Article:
Welcome to your briefing 007. Your mission: Dr. No. There is something funny going on in Jamaica, James. Our man Strangways has been found dead, along with his secretary. He was in the area looking for possible interference with the American space rockets. It is your mission to find out what happened to him and continue the investigation where he left off.
The first in the series, the Dr. No title sequence is just as inventive and stunning. After a fantastic practice in the use of dots, the usual silhouettes that have become common practice today are seen here dancing over top of one another than can only be explained as 60s. It then moves on to the “Three Blind Mice” and transitions right into the story in Kingston, Jamaica with these same three men. The song to accompany it? It could be none other than John Barry and the James Bond Theme. But, in a unique manner, the theme song is joined by two other songs during the title sequence: “Underneath the Mango Tree” and “Three Blind Mice”. The local song adds a nice flair to the proceedings and is a good indicator of where the story may be going and the traditional song tells us exactly where it is going as it transitions into the film.
Bond films are often known for exotic locations and the first of the series starts off in beautiful, tropical Kingston Jamaica.
Bernard Lee is famous for his role as Bond’s boss, M. The time on screen for M here is short and to the point: there is a problem in Jamaica and Bond must solve it immediately. But there is also M’s secretary, the ever so elegant Miss Moneypenny. The relationship starts for the audience here, but it is evident that their flirtation has gone on for some time. Mostly fueled by Bond, the relationship is based on what never was, as the two always reminisce about things that never happened. The banter back and forth is always satisfying and always makes you wanting them to actually get together in the end, though they never do.
Once we get to Jamaica, Bond finds a few friends, principally the American CIA agent Felix Leiter. Now famous for being played by Jeffrey Wright, here it is Jack Lord. Leiter has been working in cooperation with the British in finding the maniac responsible for plotting against the US Space Program. After a brief tussle to begin the relationship, they realize they are on the same team and work together to find the evil Dr. No. Felix is a cool guy, but let’s be honest, James does all the work here and Felix is just there to keep up the diplomacy.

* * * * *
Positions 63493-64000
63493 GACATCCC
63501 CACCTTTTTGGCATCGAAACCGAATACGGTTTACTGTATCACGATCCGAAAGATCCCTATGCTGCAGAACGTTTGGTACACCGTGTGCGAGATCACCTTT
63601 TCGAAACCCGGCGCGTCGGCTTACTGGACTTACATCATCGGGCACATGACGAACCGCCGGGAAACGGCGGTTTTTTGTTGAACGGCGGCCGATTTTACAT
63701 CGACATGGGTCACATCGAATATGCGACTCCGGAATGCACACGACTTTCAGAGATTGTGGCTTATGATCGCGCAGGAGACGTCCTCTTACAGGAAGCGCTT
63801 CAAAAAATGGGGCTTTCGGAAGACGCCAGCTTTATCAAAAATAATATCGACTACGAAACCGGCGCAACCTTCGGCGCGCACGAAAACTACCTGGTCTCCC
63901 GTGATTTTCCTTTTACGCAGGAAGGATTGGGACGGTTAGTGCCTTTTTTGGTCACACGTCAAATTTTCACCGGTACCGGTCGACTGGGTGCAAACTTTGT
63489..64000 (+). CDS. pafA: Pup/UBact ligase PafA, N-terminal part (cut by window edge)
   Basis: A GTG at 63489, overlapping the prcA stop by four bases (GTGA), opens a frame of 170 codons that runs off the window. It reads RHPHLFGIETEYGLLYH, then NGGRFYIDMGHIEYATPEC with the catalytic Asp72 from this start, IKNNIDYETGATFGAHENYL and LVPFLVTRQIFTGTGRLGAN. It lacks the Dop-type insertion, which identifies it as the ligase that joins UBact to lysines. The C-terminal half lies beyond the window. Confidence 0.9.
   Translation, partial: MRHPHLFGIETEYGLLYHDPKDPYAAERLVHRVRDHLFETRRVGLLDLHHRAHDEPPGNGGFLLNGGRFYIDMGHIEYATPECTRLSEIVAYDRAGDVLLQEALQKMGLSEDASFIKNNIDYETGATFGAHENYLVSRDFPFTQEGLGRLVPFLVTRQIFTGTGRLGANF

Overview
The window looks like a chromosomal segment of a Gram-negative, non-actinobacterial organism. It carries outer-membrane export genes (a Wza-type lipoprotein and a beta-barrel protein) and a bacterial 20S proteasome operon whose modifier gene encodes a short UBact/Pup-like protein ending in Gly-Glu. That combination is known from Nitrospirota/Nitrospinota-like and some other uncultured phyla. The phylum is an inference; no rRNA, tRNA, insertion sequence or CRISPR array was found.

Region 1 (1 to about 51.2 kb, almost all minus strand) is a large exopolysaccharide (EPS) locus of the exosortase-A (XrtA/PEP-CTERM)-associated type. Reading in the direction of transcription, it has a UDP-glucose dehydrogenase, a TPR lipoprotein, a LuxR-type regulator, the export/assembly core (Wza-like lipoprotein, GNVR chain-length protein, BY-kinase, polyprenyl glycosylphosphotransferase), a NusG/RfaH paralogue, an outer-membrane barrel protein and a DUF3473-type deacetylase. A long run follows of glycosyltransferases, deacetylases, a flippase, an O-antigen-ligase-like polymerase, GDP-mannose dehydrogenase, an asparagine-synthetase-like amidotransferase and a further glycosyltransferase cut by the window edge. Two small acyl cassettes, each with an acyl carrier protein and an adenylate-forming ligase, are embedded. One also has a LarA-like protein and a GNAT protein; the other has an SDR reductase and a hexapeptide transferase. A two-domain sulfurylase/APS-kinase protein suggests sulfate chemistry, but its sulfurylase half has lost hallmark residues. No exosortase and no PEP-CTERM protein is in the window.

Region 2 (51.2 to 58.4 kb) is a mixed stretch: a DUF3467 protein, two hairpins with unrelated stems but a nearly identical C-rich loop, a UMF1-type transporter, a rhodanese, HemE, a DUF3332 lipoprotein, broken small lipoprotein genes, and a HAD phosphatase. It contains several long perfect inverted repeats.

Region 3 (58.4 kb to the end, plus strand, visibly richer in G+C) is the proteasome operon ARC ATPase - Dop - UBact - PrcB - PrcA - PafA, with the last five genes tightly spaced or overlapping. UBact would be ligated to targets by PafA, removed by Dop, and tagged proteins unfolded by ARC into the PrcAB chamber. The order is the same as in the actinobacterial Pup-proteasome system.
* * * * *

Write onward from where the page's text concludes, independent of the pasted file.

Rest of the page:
Quarrel is the local man called in to help with Bond and his hunt for Dr. No and his island fortress at Crab Key. At first we are led to believe this man may be harmful, but we soon learn that his aid may be invaluable as he knows the area in and out, except Crab Key, of course, for that place is haunted and off limits to all that value life. He tells a story of a few friends that went fishing there and never came back.
The first and quintessential Bond girl, Honey is a girl who lives in danger and loves to sing. We meet her on Crab Key, singing “Underneath the Mango Tree” and collecting seashells for money. Her father was a Marine Biologist who was reportedly killed by Dr. No. Played by Ursula Andress, Honey Ryder is the definition of sexy, daring, and smart: my favorite kind of Bond girl.
Dr. Julius No
Oddly there is only one true villain in this Bond flick and it is the title character played by Joseph Wiseman. The great thing about Wiseman’s performance is his posture. Menacingly straight, No’s posture tells you somehow that there is something crooked with him. He works for SPECTRE (SPecial Executive for Counter-intelligence,Terrorism, Revenge & Extortion). SPECTRE is the criminal organization that is trying to take over the world through their masterminds, one of which is Dr. No.
Professor R.J. Dent
We know little about Dent. He is a professor at some university and we soon learn he is also under the employment of the evil Dr. No as well. Not the best criminal, he is merely an pawn in Dr. No’s game of terror.
Well technically there is no Desmond Llewelyn until Goldfinger in 1964, but James still gets outfitted. We are introduced to James and he sports a Beretta hand gun, which he gets scolded for by M and the weapons specialist who comes in to outfit him with his new, now renown Walther PPK hand gun. We never see him get outfitted apart from the new handgun, but in this instance Bond uses fingerprint powder and some of his own hair to track those that track him. He also has a Geiger counter to do something brilliant that I don’t quiet understand. Some neat things for 1962, but nothing special just yet.
One of the most intriguing aspects of the James Bond films are the women. Good or bad they are also sexy, and in the end, are always undressed by our man James. What is astounding is Bond’s promiscuity and his ability to hold no connection whatsoever to any woman he meets. But at the same time I wonder how a man in his job position may react. No room for love, for a relationship, but still that attraction. For this reason I do not blame him for his actions. At the same time, James is one of the smoothest, most dashing men to hit the big screen. He has moves like Itzhak Perlman can play the violin.